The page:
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A few hours after the cabinet approved one of the biggest reforms in the history of Israel's capital market on Sunday, the legislative ministerial committee convened.

Its agenda included a bill by Knesset members Gilad Erdan, Inbal Gavrieli, Daniel Benlulu and Michael Gorlovsky.

What did the foursome want? In one sentence, to go back in time. In two sentences, to give a perk to the Likud Central Committee members. And, in three, in the guise of improving the criteria for appointing directors to government companies and bodies, they wanted to make it easier to appoint Likud Central Committee members, like in the bad old times of yore.

After nepotism and cronyism spiraled out of control in the 1980s, the Knesset enacted a law about 12 years ago dictating special criteria under which affiliated party members and friends of politicians could be appointed to the boards of government companies and bodies.

The law ruled that any person with a political affiliation had to prove the possession of special skills for the job, beyond those of the other nonaffiliated candidates.

The Erdan-Gavrieli & Co. bill pretends to raise the bar even higher - not only would an academic degree be required, but so would three years of experience in the area relevant to the company's activity.

But the bill's real agenda hides in Article 81.C. Originally it stated: "If the appointments committee finds that the candidate for director, chairman or CEO at the government company has a personal, commercial or political affiliation with a government minister, his candidacy shall not be proposed unless he is found to possess special skills in the company's area of operations, or he has some other special skills beyond those required under this law for the position."

The change is subtle, very subtle. The Erdan-Gavrieli bill deleted the words "personal" and "political."

Meaning, Likud Central Committee members would no longer have to prove their "special skills" to the Ravivi committee, which vets civil service appointments. They would be exempt.

The very same Netanyahu

Erdan and Gavrieli's agenda is crystal clear. The central committee members are hungry for jobs and the Knesset members want to show they're working on their behalf.

Nor was it surprising to watch all the Likud ministers who sit on the legislative committee falling all over themselves to vote in favor of the bill.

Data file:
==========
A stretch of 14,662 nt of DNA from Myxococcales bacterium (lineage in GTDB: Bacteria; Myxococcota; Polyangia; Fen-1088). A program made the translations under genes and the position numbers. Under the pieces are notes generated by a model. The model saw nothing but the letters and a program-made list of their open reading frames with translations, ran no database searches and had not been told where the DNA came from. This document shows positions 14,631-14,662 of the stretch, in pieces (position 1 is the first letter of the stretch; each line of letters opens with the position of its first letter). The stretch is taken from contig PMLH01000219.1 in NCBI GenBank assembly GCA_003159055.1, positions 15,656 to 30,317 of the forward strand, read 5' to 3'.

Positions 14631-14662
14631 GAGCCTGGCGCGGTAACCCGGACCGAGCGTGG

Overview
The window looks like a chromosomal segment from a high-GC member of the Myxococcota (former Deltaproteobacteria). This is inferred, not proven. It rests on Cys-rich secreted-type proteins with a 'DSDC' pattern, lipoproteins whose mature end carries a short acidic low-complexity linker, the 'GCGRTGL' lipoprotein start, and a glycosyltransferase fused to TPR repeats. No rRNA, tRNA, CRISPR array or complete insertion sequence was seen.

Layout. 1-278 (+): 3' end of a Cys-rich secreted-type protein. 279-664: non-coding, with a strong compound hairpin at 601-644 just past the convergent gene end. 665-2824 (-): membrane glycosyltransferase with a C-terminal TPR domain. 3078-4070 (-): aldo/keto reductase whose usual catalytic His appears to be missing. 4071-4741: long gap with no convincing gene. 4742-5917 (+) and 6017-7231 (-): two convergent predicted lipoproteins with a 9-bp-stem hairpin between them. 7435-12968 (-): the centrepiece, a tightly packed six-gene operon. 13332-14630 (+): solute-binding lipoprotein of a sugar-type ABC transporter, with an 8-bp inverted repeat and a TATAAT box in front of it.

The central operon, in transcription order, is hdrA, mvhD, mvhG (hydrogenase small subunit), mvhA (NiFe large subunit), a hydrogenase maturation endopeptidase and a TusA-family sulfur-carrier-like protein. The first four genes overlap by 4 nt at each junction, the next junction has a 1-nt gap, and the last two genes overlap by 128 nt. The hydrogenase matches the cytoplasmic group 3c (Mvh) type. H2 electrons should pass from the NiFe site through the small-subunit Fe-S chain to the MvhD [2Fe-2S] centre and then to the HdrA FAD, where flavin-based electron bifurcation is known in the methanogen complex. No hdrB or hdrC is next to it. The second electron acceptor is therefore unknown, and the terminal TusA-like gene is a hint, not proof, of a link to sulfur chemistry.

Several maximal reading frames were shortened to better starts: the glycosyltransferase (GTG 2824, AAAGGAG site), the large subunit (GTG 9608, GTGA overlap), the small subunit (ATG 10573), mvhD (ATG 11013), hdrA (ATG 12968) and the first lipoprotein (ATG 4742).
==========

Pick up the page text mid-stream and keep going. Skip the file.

But it was disappointing to see that Finance Minister Benjamin Netanyahu was also one of its supporters.

Mere moments before, that same Netanyahu had pushed through a huge reform that tackles the tremendous conflicts of interest tainting the banks, a reform that seeks to birth a whole new capital market that protects investors' rights. Yes, that same Netanyahu who was prepared to take on the big banks is bowing to the Likud Central Committee and their envoys in the Knesset.

Questions to the finance minister's office yesterday resulted in the answer that the finance minister believes the law should be changed so he can appoint people affiliated politically or personally to himself. Netanyahu explains that he wants to copy the American system, where politicians appoint their loyal followers to office in order to implement the politicians' policies.

The American system

That may sound plausible in theory but reality is otherwise. What Erdan and Gavrieli want is to make it easier to appoint party people and their relatives to plum positions that today the Ravivi committee wouldn't give them, because they lack the fundamental skills.

Moreover, Netanyahu has proved in the last 18 months, in the professional appointments he has made to the civil service, that a finance minister can bring excellent people to implement his policy, without surrounding himself with cronies.

The finance minister, we were told, is aware of the difficulties inherent in appointing central committee insiders, so he suggested an amendment to the bill. In the future, too, central committee members would have to undergo the test of special skills.

So Bibi went half way. But he should go the other half, too. The Justice Ministry and the attorney general have already announced they will appeal the legislative committee's decision regarding the bill, because it creates opportunities for corruption.

They say, and rightly so, that the special requirements should apply not only to central committee members but to any person with any affiliation to the appointing politician. Netanyahu would do well to join them. He may lose points with the party but he will gain them with every single person he has been trying to persuade for two years now that he isn't the same old Bibi.